Avoiding The Narrow Frame

Photo by David Beatz on Unsplash

Judge Judy is a fun show that pulls a lot of levers in our collective minds. Curious narratives, rivalry in the form of arguments from a plaintiff and defendant, human emotion, tension via uncertainty. And that’s just in the first half of a case. Initial arguments from early testimony set up a cloudy picture of what’s true until a razor sharp arbiter (Judge Judy) clarifies with her questions, draws more information out, and sets up a simple picture for all to see, a situation laid out in black-and-white terms. Once it’s all laid bare, Judge Judy holds this situation before the audience, judges it against her own supremely-confident set of common sense principles, assigns fault, and levies a verdict.

In almost every instance, this broad arc ends with what feels like justice being served. It’s surprisingly gratifying. Which is what makes it the most popular daytime show in the country.

Is the Judge ever wrong? Absolutely. And her over-dramatized manner of badgering certain people, berating them and chastising them before ever rendering a decision, is repellent. Masterpiece Theater, this is not. In fact, I’m not sure there’s anything redeeming about the show. It’s just … fun.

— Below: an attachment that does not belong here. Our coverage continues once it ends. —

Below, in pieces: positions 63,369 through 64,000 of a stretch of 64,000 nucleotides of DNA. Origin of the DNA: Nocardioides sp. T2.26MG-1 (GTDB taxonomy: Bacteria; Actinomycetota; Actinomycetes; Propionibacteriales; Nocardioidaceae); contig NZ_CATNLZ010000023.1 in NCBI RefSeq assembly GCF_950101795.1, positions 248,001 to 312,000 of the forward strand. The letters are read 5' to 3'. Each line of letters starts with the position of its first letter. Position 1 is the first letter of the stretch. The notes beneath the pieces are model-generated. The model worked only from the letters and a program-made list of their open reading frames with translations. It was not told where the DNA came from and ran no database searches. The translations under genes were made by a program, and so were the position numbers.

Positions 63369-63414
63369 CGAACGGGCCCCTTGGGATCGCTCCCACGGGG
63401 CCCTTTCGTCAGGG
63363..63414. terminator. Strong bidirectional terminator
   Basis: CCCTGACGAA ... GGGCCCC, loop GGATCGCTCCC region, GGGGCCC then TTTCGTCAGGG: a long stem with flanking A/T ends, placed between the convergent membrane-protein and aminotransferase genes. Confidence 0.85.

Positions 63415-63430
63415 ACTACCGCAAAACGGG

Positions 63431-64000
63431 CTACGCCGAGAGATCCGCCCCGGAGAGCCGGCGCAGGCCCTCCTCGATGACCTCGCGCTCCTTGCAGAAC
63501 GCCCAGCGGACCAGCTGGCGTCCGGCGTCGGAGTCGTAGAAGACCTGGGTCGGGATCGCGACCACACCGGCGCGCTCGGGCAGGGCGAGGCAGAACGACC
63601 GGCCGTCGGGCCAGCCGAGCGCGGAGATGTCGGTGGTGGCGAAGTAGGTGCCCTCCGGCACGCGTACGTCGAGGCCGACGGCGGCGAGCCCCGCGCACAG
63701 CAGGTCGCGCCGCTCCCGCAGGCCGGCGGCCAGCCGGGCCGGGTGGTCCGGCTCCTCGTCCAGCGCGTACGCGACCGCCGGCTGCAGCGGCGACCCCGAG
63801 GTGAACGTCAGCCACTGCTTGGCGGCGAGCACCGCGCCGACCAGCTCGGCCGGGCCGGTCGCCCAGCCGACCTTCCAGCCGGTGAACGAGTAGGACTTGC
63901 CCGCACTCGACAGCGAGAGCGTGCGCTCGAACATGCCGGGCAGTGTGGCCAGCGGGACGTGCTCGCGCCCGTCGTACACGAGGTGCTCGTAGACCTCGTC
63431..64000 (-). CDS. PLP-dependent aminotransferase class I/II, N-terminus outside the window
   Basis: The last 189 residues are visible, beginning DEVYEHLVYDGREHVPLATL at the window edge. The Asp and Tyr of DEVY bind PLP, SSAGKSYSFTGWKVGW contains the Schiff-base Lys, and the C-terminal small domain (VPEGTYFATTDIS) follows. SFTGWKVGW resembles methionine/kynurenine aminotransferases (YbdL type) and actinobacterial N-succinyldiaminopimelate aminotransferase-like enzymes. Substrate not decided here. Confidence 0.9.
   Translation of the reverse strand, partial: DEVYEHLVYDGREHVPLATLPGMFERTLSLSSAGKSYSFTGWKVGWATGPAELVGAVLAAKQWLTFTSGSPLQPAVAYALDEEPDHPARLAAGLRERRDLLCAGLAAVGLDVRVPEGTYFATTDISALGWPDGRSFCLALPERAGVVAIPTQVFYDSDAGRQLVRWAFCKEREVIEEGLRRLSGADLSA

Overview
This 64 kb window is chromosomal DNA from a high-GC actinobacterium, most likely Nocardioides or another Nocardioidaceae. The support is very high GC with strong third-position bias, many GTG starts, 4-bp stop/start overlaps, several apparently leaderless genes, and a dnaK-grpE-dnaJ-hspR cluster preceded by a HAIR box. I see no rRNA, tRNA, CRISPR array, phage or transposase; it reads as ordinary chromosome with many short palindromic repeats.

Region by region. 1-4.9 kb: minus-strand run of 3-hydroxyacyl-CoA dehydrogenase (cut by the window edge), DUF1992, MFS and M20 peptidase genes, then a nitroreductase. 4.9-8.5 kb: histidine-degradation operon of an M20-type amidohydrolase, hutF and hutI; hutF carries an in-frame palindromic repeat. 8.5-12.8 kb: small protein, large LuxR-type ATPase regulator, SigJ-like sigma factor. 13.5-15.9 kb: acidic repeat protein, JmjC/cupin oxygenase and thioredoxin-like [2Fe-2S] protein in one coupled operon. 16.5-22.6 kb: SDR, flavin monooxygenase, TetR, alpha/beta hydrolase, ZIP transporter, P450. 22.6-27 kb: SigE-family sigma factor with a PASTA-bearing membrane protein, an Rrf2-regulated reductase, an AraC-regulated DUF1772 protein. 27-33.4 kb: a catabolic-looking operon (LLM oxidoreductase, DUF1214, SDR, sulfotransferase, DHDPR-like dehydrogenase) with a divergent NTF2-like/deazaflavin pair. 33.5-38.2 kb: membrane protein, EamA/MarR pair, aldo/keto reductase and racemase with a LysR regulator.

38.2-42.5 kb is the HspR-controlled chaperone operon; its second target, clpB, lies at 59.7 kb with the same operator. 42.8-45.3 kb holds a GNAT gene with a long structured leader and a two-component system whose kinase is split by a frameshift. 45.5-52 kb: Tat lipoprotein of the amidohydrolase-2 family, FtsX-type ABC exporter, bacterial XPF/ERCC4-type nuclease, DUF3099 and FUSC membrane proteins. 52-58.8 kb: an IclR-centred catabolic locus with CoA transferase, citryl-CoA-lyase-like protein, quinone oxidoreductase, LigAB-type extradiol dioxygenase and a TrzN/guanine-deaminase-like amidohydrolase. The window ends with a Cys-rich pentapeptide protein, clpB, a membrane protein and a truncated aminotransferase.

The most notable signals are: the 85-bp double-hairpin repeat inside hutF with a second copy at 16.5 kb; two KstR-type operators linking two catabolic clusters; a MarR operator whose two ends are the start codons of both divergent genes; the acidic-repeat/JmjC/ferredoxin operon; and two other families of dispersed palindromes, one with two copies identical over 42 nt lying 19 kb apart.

We Are All Judge Judy

Anyway, anyone who manages people has found themselves in a Judge Judy situation. Teachers and parents also get in these situations. As the judge (aka “the boss” or “the adult”), we sit in the middle between two people who cannot work out a problem and have to make a decision to favor one or the other’s argument. Or neither. It might not be a formal meeting where you literally sit in the middle of these two parties. Sometimes, you just hear from one aggrieved person, then the next, and you’re stuck having to decide if you should intervene.

Sometimes, especially in my initial encounters with these situations, my interventions make matters worse. Not because I intervened, but because I did so incorrectly without a full picture of things. It’s hard not to take people at face value. So my rookie mistake would be to listen carefully to what both the parties told me, weigh the evidence, and make a decision. Only to find out afterward, by some third party, that Person A had not told the full story. Or Person B had spun it a certain way, making themselves out as a victim when, in fact, they were the ones who instigated things.